Les Relations des Jésuites contiennent 6 tomes et défont le mythe du bon Sauvage de Jean-Jacques Rousseau, et aussi des légendes indiennes pour réclamer des territoires, ainsi que la fameuse «spiritualité amérindienne».

lundi, avril 30, 2007

The one thing the Investigating Committees have consistently shied away from is an academic analysis of the books that have led to the investigations. In 1991 I had begun my research in all good faith and with the thoroughness that had characterized my work in the Celtic field (a book I had edited in 1982 tracing two thousand years in the Celtic continuum had earned for me the award of the American Library Association of Outstanding Academic Book of the Year in that category for the United States in that year).
The two questions I started with were as follows:

1. Why have the leaders of the West allowed trillions of our money to be spent for ABC weapons, destroying trillions of dollars worth of property and resources in the process of developing them, and now we need trillions of dollars to destroy accumulated ABC weapon and nuclear waste? Can any sane academic call this intelligent leadership?

2. Why have our Canadian leaders allowed one trillion dollars public debt ($500 billion federal debt, $250 billion provincial debt, $250 municipal) AND two trillion private and corporate debts to accumulate? Why must Canadians now pay the highest taxes on earth per capita?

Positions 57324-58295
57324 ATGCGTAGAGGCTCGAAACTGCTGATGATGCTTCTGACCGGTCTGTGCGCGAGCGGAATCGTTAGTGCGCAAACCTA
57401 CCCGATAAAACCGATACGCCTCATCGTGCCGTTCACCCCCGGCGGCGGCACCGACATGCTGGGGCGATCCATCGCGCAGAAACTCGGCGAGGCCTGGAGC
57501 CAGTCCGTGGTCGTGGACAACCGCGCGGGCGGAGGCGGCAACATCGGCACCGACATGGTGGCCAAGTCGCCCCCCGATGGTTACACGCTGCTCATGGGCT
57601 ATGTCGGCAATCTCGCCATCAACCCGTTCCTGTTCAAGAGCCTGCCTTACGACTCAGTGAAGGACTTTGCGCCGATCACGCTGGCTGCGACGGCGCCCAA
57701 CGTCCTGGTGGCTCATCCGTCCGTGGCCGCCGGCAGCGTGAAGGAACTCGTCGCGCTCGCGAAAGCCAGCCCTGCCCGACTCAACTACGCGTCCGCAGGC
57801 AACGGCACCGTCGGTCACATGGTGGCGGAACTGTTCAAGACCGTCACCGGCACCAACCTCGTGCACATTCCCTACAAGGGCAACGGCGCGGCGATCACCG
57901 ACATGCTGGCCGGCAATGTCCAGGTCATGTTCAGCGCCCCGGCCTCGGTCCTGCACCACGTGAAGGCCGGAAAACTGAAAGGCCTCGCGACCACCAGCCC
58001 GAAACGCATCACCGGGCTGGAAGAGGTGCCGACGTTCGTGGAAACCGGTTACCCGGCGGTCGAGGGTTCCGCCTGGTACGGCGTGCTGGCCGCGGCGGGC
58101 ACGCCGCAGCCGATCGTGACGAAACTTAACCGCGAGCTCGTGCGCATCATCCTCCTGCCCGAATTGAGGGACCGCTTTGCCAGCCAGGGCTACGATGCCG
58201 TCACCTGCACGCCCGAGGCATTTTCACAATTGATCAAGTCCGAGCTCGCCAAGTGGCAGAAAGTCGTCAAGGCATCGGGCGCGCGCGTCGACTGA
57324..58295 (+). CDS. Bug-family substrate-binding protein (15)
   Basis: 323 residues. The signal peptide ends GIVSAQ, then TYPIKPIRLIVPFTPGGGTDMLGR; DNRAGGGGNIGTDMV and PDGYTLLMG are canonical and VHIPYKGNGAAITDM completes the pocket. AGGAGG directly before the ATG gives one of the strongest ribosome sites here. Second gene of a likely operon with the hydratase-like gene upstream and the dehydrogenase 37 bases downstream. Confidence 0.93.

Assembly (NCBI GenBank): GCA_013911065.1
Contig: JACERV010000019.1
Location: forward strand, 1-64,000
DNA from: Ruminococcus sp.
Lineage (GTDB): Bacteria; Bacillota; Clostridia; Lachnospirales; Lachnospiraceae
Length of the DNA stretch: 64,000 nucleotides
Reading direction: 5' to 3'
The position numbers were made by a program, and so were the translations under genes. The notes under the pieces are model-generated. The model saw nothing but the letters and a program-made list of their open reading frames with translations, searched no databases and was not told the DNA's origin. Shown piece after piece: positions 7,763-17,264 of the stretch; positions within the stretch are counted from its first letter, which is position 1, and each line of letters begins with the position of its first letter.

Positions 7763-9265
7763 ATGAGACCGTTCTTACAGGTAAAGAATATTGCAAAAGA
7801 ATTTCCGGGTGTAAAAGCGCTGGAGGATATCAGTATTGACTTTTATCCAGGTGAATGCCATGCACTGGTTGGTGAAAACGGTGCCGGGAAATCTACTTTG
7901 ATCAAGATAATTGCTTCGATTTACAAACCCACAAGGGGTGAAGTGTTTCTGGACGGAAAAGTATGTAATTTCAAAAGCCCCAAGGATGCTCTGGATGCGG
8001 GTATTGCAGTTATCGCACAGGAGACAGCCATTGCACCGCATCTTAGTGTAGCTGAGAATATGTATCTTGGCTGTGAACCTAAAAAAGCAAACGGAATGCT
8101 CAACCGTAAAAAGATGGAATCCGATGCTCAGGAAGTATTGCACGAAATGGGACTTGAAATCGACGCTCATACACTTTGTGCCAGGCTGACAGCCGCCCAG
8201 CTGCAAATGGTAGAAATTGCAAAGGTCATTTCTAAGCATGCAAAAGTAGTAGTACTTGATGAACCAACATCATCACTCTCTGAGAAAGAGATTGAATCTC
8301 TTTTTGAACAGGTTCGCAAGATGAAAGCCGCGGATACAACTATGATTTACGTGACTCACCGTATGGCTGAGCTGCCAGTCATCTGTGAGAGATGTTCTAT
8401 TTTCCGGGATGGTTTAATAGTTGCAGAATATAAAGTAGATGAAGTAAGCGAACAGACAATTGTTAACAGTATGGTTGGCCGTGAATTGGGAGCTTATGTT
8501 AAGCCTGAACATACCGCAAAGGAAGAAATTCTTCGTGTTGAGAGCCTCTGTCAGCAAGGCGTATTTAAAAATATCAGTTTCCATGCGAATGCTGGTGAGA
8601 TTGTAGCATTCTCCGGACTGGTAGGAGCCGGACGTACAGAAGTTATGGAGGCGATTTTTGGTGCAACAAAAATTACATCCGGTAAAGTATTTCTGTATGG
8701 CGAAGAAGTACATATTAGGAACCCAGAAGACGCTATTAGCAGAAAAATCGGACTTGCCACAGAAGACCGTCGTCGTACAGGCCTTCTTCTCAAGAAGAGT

I investigated the questions and came to the conclusion that these situations were not accidents of history but had resulted from the planning of a high-finance international élite. I admitted that I could be wrong and invited any of my colleagues to show me how.

My colleagues on the Investigating committee, or those consulted by the Investigating Committee, have not even addressed the problem addressed in the books I have edited, but have dismissed them in a generalized way without attention to the details of the evidence that has been assembled.

Your predecessor, Provost Joan Foley, states in her Media Release (24 March 1993) that 'a preliminary review of the book [The New World Order and the Throne of the antiChrist] suggests that it is not a scholarly work.' Just that bald statement and no more! The 'reviewer' is not identified nor is his or her substantiation of the statement presented. This is not the way academic judgments are made: true academics present their evidence, reach their conclusions, and standbythem- unless more compellingevidence is presented.

Yet Provost Foley's citation of an anonymous reviewer has been quoted without question by the CBC, The Toronto Star, Canadian Jewish News, Now Magazine, and Varsity.

Last spring Provost Foley sent my New World Order and the Throne of the antiChrist to the former Attorney General of the Province of Ontario, Ian Scott, to ascertain whether or not it constituted 'hate literature'. Mr. Scott responded in the negative: no, it does not constitute hate literature. Why, I ask, did Provost Foley not make this assessment public?

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